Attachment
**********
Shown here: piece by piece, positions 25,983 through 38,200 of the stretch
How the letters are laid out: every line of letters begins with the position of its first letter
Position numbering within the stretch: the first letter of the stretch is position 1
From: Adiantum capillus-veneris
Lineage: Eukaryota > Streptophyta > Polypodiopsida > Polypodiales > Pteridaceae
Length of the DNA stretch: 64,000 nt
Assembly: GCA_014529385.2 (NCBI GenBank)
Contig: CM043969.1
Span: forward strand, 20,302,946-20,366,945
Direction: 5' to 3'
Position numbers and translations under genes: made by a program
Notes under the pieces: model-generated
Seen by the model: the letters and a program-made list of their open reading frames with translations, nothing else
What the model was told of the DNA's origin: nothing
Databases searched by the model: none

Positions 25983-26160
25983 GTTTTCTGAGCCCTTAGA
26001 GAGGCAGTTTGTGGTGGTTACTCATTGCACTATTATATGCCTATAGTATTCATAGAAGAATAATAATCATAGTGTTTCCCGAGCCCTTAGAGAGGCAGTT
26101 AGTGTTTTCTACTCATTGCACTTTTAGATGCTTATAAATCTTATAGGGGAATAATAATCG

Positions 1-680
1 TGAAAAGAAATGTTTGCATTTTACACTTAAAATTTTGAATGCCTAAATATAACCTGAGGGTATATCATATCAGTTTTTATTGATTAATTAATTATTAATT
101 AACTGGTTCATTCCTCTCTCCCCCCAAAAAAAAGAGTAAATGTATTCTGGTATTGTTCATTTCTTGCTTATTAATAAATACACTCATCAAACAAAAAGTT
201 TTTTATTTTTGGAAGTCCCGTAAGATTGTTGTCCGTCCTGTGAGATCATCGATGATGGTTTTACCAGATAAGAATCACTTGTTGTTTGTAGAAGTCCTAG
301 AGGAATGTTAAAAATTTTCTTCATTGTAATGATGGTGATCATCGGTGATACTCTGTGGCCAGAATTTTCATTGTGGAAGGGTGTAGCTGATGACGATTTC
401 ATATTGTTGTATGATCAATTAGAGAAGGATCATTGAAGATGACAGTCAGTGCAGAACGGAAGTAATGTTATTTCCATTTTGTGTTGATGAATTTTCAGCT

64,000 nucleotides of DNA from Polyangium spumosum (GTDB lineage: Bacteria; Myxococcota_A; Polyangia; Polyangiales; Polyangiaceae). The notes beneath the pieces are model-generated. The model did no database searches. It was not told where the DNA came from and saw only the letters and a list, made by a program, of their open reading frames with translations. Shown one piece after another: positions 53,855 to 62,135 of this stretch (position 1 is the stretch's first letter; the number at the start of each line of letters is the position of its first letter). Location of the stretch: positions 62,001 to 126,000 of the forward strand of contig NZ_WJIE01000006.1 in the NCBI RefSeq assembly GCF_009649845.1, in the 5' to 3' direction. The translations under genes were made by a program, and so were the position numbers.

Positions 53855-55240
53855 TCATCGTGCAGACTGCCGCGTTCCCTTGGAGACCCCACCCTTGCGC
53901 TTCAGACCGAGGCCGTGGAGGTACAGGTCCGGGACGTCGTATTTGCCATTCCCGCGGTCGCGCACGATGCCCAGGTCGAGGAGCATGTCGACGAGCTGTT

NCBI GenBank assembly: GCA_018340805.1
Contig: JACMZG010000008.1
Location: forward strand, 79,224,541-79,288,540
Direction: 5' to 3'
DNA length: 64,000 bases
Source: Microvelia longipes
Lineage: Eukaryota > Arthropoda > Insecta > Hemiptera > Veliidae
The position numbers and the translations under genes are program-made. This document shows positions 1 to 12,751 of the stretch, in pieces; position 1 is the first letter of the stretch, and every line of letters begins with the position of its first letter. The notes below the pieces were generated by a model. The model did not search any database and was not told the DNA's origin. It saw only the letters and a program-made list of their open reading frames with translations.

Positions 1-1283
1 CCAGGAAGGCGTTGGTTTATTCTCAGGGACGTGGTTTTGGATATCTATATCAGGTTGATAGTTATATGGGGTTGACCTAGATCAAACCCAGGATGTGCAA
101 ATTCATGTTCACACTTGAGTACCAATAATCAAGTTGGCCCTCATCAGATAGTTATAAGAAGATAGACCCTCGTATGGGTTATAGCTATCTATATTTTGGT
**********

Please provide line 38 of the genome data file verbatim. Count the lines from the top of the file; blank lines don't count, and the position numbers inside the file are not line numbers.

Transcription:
Positions 1-1283